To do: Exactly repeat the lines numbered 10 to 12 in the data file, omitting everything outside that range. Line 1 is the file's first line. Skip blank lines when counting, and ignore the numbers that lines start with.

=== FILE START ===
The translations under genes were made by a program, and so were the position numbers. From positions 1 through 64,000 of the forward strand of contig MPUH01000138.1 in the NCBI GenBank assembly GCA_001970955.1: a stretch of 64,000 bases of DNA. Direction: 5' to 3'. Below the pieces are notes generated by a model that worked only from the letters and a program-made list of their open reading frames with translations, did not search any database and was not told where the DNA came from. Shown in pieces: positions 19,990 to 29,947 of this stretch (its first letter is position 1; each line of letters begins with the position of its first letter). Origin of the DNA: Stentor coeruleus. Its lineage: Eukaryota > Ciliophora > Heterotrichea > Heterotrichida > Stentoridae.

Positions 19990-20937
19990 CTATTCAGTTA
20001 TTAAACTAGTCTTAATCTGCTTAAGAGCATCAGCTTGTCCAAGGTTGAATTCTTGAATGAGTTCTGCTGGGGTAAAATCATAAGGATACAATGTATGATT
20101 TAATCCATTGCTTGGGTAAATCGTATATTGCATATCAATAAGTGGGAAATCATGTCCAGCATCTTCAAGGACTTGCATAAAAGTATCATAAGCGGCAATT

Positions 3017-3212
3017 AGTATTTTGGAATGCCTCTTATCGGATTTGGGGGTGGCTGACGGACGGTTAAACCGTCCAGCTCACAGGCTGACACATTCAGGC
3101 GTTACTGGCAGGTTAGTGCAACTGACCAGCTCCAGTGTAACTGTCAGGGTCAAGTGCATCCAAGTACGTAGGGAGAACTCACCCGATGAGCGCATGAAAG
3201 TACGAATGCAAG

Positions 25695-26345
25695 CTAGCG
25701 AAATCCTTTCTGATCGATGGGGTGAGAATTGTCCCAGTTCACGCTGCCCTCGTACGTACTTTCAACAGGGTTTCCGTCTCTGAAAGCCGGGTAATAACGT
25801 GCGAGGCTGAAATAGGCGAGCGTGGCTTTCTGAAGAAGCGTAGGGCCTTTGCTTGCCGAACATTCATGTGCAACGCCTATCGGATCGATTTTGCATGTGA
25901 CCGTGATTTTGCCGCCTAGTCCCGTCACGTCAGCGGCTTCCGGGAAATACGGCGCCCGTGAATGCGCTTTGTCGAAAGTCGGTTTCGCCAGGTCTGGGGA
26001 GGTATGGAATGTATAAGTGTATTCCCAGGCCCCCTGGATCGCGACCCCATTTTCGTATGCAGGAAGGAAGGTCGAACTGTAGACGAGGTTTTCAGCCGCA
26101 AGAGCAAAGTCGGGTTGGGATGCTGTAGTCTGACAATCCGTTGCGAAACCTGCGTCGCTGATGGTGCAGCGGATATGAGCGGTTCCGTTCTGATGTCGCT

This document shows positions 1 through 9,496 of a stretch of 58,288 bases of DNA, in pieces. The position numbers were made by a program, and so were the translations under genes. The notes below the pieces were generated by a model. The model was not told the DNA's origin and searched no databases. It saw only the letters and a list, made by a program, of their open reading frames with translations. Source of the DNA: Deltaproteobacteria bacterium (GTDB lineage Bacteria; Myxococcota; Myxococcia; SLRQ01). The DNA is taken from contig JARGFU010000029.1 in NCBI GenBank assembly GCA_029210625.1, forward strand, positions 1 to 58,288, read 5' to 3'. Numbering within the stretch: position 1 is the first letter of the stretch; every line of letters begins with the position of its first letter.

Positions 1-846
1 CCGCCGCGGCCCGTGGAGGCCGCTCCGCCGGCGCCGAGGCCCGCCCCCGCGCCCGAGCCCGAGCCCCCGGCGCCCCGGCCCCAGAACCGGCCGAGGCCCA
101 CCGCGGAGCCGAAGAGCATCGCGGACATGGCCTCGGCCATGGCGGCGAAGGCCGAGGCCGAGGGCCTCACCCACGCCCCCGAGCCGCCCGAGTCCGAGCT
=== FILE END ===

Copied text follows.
Positions 25695-26345
25695 CTAGCG
25701 AAATCCTTTCTGATCGATGGGGTGAGAATTGTCCCAGTTCACGCTGCCCTCGTACGTACTTTCAACAGGGTTTCCGTCTCTGAAAGCCGGGTAATAACGT